Delta ending routine travel agent payments

Others also may stop ticket commissions

agencies assail move

March 15, 2002|By BLOOMBERG NEWS

ATLANTA - Delta Air Lines Inc., the third-largest U.S. carrier, said yesterday that it will eliminate routine commissions paid to travel agents for tickets sold in the United States and Canada to reduce costs.

The airline is starting the policy after financial losses triggered by the recession and the Sept. 11 terrorist attacks, and because of increasing sales through the Internet, which is a cheaper way to sell tickets. Delta said in a statement that it will still pay individually negotiated commissions to some agents.

Travel agents have fought commission reductions and staged a nationwide protest last year. Agencies have started charging fees for services to make up for lost revenue from carriers. Other airlines may follow, analysts said.

"This is one more tear in the evisceration of travel agents, and I don't know how many more tears agencies can take," said Ken Smith, chief executive officer of the Boston-based travel agency Travel Depot Inc. "They're ruining a distribution model."

"There's always the risk of an initial backlash against Delta, but we're expecting other airlines to follow," said Deutsche Banc Alex. Brown analyst Susan Donofrio, who has a "strong buy" rating on Delta and doesn't own the stock.

The nine largest U.S. airlines paid about $3.4 billion in commissions last year, mostly for U.S. travel, Donofrio said. Delta, which had a loss of $1.22 billion last year, paid $540 million in commissions, down 18 percent from $661 million in 2000.

Delta shares fell 42 cents to $35.33. The Atlanta-based company's stock has climbed 21 percent this year.

U.S. carriers sell as much as 80 percent of their tickets through travel agents, including some online, agents estimate, but the percentage has been decreasing. The airlines are increasingly selling tickets through their own Web sites and those they jointly created, including Orbitz.com.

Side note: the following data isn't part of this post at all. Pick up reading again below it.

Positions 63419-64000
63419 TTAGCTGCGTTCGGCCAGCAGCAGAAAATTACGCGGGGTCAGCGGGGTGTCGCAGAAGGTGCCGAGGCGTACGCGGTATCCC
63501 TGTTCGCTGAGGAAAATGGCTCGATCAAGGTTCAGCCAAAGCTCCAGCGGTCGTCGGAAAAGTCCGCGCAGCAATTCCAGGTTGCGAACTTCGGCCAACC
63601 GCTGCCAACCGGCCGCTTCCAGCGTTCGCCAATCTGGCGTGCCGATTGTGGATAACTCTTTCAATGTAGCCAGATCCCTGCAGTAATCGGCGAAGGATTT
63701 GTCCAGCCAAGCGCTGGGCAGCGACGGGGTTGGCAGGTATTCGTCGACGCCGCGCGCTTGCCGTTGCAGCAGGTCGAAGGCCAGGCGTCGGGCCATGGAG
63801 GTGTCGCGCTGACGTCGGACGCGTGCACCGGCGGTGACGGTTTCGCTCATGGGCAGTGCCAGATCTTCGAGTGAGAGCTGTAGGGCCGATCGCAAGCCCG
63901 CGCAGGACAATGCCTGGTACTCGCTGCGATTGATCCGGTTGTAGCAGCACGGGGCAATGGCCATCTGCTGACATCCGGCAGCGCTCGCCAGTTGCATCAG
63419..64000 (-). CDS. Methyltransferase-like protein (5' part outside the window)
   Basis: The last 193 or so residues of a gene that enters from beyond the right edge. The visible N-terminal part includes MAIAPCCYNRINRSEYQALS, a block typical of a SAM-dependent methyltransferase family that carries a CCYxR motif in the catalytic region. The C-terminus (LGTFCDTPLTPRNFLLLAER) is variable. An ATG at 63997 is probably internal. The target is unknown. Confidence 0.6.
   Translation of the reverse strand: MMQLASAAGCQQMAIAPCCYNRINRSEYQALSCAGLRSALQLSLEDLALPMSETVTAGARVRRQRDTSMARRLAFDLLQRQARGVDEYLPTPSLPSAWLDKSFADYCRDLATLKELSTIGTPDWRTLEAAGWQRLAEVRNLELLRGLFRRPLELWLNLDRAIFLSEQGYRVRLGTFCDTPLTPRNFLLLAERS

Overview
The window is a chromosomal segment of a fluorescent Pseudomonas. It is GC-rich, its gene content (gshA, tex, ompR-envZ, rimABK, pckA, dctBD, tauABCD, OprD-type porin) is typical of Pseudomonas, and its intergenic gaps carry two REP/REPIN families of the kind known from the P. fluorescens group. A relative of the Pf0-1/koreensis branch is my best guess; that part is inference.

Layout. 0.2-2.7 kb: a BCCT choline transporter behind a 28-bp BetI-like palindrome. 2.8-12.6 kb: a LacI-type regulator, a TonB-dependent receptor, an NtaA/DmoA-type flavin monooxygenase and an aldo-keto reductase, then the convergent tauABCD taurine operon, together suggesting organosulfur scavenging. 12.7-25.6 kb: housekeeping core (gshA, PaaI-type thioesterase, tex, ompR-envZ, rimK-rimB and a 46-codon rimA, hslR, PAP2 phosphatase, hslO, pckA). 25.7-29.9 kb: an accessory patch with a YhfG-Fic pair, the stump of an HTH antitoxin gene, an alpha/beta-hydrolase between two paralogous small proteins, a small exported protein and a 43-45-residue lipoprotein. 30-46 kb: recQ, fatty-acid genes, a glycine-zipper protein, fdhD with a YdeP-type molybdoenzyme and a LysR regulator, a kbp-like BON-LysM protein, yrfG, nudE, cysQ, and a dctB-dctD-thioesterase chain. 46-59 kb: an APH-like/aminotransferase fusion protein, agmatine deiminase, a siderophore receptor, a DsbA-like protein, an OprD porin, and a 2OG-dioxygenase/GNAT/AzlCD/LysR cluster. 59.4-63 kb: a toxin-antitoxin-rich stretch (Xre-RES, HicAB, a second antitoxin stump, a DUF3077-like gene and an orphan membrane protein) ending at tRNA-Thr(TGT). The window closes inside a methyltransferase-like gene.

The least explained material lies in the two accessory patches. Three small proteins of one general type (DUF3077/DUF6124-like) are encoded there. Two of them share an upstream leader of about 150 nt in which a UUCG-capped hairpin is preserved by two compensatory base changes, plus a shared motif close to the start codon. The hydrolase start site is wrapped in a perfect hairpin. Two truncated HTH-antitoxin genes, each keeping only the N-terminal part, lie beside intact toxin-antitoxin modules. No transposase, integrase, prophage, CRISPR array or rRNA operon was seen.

Eliminating the commissions may cost airlines an important source of ticket sales, ABN Amro analyst Ray Neidl said. "The travel agent is still an important distributor of tickets," he said.

American Airlines and Continental Airlines Inc. declined to comment on Delta's move. Alaska Air Group Inc. and America West Holdings Corp. said they are studying the change.

Delta said the policy won't affect commissions paid to travel agents outside the United States and Canada.

Travel Depot's Smith said he will direct customers that aren't major Delta frequent-flier members to other airlines to protest the change.

"With no incentive for an agent to sell a ticket, why would I sell for them?" Smith said.

Smith said about 50 percent of his revenue comes from fees he charges customers, compared to none a year ago. The agency also conducts half its business over the Internet. Airlines pay agents the 5 percent commission on Internet sales from a member-only Web site and nothing for tickets sold through nonmember Web sites.

Major carriers have reduced the commissions for years and lowered the 5 percent maximum commission in August to $20 from $50 on round-trip travel in the United States and Canada. Airlines trimmed commissions to 8 percent from 10 percent in 1997, and to 5 percent in 1999.

Rapid growth of electronic ticketing and customers' desire to shop for tickets on the Internet let Delta shift more sales to less expensive electronic distribution, the company said.

"In this extremely difficult financial environment, the company must pursue all opportunities to reduce costs, including the cost of distributing Delta tickets," the company said.

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